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Cross-Site Request Forgery (CSRF/XSRF), also known as Sea Surfing or Session Riding, is a web security vulnerability that tricks a web browser into performing an unintended action.

Consequently, the attacker abuses the trust that a web application has in the victim’s browser.

Now, we’ll see exactly what cross-site request forgery is and describe some examples of common CSRF vulnerabilities, as well as explain how to prevent CSRF attacks.

 

What is a Cross-site Request Forgery (CSRF) Attack & How Does It Work? (Examples)

Cross-Site Request Forgery (also known as CSRF) is a web security vulnerability that allows an attacker to trick users into taking actions they do not intend to take.

It allows an attacker to partially bypass the same origin policy, which is designed to prevent different websites from interfering with each other.

Cross-site request forgery (CSRF) attacks are common web application vulnerabilities that take advantage of the trust that a website has already placed in a user and the user’s browser.

By simply clicking on a seemingly legitimate link in an email or chat message, a user can unknowingly give an attacker the ability to hijack their identity and access privileges.

Thereafter, the attacker can impersonate their victim and use their account to perform anything from a harmless prank on an unsuspecting user to an illicit money transfer that drains the victim’s bank account.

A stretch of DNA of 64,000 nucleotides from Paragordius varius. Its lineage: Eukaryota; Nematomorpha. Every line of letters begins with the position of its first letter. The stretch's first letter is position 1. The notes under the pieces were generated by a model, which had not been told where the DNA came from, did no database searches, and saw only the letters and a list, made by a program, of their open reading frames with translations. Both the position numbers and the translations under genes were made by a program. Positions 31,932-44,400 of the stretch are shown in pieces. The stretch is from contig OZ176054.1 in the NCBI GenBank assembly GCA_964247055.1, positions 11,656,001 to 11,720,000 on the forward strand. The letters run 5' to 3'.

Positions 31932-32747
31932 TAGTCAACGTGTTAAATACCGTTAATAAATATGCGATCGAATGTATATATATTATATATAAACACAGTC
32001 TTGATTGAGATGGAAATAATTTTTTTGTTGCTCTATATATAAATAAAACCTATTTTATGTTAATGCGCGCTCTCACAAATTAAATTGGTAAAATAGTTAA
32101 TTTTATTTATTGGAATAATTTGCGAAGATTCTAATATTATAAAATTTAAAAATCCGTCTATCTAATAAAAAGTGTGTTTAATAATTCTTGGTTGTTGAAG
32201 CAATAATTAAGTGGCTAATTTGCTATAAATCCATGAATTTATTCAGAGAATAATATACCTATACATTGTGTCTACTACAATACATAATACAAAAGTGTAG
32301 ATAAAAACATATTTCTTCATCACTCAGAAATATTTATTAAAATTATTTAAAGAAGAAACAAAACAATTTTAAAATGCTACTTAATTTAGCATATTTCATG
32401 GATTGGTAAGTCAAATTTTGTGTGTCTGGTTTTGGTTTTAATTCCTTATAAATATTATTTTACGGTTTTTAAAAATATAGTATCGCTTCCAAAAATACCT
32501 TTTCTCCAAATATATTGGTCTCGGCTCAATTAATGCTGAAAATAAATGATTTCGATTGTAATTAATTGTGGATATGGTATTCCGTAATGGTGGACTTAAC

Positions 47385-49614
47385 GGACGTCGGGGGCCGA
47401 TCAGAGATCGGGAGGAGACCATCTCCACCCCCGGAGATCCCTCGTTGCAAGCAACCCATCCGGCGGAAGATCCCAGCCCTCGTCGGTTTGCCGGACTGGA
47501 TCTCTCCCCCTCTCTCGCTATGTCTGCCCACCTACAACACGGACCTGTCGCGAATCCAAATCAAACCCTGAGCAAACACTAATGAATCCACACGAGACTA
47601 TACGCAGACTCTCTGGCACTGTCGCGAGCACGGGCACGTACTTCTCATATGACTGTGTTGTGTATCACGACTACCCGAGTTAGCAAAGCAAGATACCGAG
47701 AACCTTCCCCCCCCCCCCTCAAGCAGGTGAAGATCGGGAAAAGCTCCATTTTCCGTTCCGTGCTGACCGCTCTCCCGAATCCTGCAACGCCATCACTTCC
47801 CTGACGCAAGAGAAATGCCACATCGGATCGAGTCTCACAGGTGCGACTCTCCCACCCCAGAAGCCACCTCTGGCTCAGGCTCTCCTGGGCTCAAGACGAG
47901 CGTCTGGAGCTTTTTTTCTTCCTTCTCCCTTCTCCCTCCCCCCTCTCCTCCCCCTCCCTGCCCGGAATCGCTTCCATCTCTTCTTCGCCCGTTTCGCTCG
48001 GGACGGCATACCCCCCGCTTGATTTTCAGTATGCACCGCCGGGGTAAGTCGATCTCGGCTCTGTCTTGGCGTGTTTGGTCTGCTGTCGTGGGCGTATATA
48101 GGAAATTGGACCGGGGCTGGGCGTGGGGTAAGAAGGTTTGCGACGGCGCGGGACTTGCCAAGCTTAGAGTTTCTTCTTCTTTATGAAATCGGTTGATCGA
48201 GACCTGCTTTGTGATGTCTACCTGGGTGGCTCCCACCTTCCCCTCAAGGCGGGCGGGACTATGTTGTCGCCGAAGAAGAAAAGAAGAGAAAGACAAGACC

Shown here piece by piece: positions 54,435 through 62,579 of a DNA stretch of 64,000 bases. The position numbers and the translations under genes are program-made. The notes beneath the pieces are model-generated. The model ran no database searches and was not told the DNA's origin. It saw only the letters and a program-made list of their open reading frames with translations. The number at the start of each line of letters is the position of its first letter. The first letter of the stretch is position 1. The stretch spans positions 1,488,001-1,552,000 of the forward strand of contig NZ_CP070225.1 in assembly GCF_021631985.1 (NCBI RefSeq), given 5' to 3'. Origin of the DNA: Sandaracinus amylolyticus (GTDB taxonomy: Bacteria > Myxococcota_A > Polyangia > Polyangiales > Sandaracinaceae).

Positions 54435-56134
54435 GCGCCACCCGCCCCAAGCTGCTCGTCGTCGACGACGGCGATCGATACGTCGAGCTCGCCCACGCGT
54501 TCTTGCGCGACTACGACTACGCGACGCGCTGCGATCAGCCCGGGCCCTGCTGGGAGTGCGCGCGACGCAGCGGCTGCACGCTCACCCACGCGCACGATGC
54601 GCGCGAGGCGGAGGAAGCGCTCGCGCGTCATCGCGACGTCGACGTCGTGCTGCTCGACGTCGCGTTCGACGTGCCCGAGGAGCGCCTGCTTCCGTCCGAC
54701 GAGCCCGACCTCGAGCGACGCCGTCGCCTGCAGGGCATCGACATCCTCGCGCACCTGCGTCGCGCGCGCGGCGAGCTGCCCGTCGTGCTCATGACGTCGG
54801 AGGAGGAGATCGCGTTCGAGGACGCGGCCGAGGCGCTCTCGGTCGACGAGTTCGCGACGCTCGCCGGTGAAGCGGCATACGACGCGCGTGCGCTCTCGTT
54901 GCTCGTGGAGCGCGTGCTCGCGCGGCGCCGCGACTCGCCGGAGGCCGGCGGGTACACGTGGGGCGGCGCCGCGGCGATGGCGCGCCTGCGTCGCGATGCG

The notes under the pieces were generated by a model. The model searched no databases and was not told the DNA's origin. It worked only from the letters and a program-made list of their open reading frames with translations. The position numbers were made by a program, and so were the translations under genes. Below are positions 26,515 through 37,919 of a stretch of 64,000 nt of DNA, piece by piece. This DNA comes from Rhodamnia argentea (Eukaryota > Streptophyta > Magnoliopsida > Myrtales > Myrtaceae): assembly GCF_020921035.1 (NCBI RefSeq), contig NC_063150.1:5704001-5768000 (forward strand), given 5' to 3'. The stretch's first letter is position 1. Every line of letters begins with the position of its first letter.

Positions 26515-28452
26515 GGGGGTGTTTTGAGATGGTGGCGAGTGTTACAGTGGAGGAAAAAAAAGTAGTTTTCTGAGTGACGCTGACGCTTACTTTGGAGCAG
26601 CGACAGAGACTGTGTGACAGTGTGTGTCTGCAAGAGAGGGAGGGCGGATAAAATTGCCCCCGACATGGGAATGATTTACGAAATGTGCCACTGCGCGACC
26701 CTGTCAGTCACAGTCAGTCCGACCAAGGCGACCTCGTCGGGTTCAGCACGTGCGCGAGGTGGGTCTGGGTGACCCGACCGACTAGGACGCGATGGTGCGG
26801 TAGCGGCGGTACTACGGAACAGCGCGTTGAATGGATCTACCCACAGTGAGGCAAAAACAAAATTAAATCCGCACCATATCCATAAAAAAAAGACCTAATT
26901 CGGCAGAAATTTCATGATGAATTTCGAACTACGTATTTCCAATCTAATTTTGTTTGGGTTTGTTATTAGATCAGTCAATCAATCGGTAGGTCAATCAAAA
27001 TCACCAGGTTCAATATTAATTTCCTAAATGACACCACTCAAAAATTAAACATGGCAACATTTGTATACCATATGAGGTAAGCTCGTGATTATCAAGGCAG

When successful, a CSRF attack can be detrimental to both the company that operates the site and the user who has accessed it.

These attacks can negatively affect customer relationships, damage customer trust, and lead to cases of fraud or theft of financial resources.

To carry out a successful CSRF attack, the following key conditions are considered:

 

  • An attacker must find a valid URL to maliciously craft. The URL must have a state change effect on the target application.
  • An attacker also needs to find the correct values for the URL parameters. 

 

What is the Difference Between Cross-site Scripting and Cross-Site Request Forgery?

While Cross-site scripting allows attackers to execute arbitrary JavaScript within the browser of a victim user, Cross-site request forgery allows attackers to provoke a victim user to perform actions that they didn’t want to in the first place. 

In short words, XSS attacks don’t require an authenticated session while CSRF attacks do. 

To learn more about Cross-site scripting, visit the guide we wrote about it recently.

 

Can a Cross-site Request Forgery (CSRF) Attack Be Prevented? 

Is there any solution?

There are several methods to harden your web application security program so that it is less vulnerable to a potential CSRF attack.

 

  • Make sure to have CSRF protection – If your web application does not currently have CSRF protection, it could be vulnerable to this form of attack. Web application security tools can help you quickly determine if such a vulnerability exists within your web application and provide you with the necessary steps to fix the problem.

 

 

  • Reduce CSRF – You can help reduce the likelihood of a CSRF attack by having advanced validation techniques in place for anyone who might visit pages on your site, especially if you are operating a social networking or community site.

 

 

  • Identify CSRF – Even after you have successfully resolved a vulnerability in a web application that would have enabled a CSRF attack, vulnerabilities may emerge in the future as the application is updated and updates are made. changes to your code.

 

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